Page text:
Published: August 11, 2018 1:09:58 am
India has a law against manual scavenging that goes back to 1993. Yet municipalities continue to employ this undignified form of labour. Hundreds of people lose their lives every year working in the cesspools of toxic gases despite the fact that this law was made more stringent in 2013.
The country’s solid waste law dates to the early years of this century. It was finetuned two years ago. But municipalities across the country continue to struggle with heaps of solid waste. Landfills pockmark the landscapes of our cities, they throw up poisonous gases, invite diseases, and at times collapse, imperilling people’s lives. It has been nearly four years since the Clean India Mission attempted to change this state of affairs. The programme has achieved noteworthy successes, but the task at hand remains a Herculean one.
This book does not claim to offer easy solutions. Instead, it tries to do what very few have attempted. It takes a multi-disciplinary approach to understand why the country struggles to deal with its junk, refuse and offal. The authors deploy history, sociology, ethnography and policy studies to understand why waste remains an intractable problem for India.
The book places caste at the centre of its concern. That centuries-old notions of purity and pollution — and prejudices — inform how people in the country deal with its garbage should have been fairly obvious to anyone trying to understand the persistence of the problem. But the caste system is also notorious for putting blinkers on even the most well-meaning. Advocacy groups who champion the idea of segregating waste at source and demand the extension of sewerage networks to slums most often do not acknowledge the cultural relationship between caste and garbage. This is what makes India’s challenge of waste management unique.
Caste, as Waste of a Nation shows, complicates efforts to deal with waste. It bestows a ritual characteristic to excrement that goes way beyond the revulsion usually felt by people. “From early childhood, millions of people are presented with the idea that groups designated by birth are the appropriate ones to carry away human waste and other repugnant material. For the orthodox, such ideas are justified by religious doctrines. For the less orthodox, widespread practice is passed on routinely from one generation to another”. Desperate poverty aggravates the problem. People who clean excrement might find their job loathsome, but they also know it’s a permanent source of employment for them. The persistence of manual scavenging derives from centuries of debasement as well as from modern-day insecurities.
The dehumanising aspect of waste management pervades the Clean India Mission as well. The mission is alive to the health hazards of unsanitary conditions. But as the authors argue, aesthetic imperatives overrides other concerns. ‘This vision of a clean India highlights a neat sanitised public space appealing to the middle-classes and the well-off. But it excludes the poor. Public shaming of unfortunate transgressors of the Swachh Bharat Vision suggests that there may be little tolerance of people unable to fit the description of dutiful citizens committed to the regimen of cleanliness and hygiene.’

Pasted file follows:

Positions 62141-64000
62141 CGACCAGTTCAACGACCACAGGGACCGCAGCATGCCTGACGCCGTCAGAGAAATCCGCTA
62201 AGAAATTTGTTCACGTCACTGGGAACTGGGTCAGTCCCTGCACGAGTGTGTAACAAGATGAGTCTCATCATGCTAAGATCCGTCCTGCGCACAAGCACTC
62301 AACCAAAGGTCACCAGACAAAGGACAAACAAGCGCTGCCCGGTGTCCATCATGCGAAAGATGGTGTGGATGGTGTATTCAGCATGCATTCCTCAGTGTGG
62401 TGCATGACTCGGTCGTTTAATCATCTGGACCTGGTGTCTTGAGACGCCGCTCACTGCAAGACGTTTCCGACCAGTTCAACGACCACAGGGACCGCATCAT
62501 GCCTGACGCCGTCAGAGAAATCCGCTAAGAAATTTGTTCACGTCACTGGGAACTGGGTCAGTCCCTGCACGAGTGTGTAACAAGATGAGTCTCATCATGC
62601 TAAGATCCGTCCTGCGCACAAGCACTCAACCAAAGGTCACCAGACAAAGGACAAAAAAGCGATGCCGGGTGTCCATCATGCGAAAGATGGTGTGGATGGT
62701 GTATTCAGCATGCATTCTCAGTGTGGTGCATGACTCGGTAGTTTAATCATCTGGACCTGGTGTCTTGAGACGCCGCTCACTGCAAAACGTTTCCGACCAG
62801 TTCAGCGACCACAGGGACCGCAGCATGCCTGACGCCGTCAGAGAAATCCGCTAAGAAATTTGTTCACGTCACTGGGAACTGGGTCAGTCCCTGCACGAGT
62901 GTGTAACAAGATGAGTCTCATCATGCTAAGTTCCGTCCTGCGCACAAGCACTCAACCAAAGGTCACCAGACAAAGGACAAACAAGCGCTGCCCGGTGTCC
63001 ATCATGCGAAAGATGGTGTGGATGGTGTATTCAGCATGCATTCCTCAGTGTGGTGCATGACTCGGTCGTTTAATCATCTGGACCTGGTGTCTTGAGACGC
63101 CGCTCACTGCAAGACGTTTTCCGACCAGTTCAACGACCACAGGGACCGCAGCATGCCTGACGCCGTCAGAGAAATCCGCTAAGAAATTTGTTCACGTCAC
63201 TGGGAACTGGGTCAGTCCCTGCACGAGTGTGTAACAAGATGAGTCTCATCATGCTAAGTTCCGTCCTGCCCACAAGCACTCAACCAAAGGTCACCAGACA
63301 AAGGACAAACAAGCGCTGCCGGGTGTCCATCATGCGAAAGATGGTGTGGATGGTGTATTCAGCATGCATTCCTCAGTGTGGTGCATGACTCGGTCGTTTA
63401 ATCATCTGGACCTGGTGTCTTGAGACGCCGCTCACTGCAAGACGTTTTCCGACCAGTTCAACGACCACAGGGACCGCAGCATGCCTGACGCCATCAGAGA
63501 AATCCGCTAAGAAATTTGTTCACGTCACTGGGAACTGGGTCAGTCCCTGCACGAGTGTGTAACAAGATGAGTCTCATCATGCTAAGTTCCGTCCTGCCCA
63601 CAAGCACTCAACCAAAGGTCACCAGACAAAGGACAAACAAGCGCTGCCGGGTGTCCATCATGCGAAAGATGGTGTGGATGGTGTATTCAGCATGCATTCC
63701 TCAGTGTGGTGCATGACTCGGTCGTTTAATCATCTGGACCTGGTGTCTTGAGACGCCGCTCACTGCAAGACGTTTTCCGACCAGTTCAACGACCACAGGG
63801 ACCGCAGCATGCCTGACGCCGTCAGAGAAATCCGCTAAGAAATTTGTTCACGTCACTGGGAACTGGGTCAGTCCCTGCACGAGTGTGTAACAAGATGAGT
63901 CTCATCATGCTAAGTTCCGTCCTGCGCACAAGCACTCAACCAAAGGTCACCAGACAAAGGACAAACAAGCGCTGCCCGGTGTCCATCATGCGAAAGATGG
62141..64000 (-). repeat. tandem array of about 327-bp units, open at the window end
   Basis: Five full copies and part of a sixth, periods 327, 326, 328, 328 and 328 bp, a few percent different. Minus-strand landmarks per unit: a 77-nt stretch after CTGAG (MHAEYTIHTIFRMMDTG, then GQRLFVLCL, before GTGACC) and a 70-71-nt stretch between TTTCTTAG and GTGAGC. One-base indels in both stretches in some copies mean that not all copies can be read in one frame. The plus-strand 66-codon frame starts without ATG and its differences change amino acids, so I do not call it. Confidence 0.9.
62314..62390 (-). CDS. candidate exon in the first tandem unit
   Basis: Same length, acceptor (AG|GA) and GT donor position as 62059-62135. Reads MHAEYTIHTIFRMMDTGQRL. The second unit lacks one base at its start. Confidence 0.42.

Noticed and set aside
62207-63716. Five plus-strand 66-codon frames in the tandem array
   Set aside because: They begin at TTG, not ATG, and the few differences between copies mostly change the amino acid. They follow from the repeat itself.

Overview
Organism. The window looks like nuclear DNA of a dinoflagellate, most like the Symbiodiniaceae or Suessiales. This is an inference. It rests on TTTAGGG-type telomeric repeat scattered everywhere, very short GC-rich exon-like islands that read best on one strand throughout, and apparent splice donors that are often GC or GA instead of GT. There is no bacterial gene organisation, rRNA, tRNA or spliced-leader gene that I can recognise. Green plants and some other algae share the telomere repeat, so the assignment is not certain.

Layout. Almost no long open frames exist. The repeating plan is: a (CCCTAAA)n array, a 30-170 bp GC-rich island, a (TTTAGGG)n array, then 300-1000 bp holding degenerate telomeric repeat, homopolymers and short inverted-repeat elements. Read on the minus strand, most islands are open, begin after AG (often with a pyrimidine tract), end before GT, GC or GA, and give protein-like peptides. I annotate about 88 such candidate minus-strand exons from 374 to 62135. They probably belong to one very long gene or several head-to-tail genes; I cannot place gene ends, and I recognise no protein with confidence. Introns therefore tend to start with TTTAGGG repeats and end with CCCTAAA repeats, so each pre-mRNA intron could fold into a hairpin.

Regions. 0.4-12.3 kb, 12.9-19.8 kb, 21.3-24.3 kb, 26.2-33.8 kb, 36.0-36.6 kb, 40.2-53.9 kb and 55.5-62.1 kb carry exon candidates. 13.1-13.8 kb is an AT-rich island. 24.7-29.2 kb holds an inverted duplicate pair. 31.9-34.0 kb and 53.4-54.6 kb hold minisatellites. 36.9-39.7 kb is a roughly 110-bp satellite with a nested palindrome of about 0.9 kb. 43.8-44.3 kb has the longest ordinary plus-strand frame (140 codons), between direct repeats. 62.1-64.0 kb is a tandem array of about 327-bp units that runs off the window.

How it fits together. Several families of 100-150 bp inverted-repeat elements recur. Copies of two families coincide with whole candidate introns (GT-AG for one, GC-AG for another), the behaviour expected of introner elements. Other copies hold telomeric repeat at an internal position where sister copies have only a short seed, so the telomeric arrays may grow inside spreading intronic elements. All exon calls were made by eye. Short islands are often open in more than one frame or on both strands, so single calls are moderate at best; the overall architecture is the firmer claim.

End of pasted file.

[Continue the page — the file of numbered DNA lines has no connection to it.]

The public spiritedness demanded by the Clean India mission seems impossible when decent homes and workplaces remain a far cry for a substantial section of people. The rigid goals of Swachh Bharat mean that officials are under constant pressure to declare areas as ‘Open Defecation Free’. The already marginalised become targets of aggressive enforcement. A programme that should have been about human dignity ends up imposing indignities manifested in the photographing of villagers who defecate in the open.
It would have been easy to reduce the intractability of waste management in India to the caste system and poverty. But the virtue of Waste of a Nation lies in showing how other aspects of the problem, ranging from demographics to the rise of a commodity culture — issues noticeable in other parts of the world — intertwine with the more pervasive aspects to give waste a malevolence peculiar to India.
The book does not offer solutions beyond stressing on the informal networks of waste collectors in the country and notions of thrift that have not gone extant despite the sway of consumerism. It also notes that India has another asset when it comes to taming waste: ‘Its proliferation of NGOs, rights-based organisations, self-help groups, resident associations, actions groups and the like.’
The book deserves to be read for the questions it asks. It begins by asking, ‘Why is India so filthy?’ It concludes by talking of two great crises that loom over the country: air pollution and child mortality.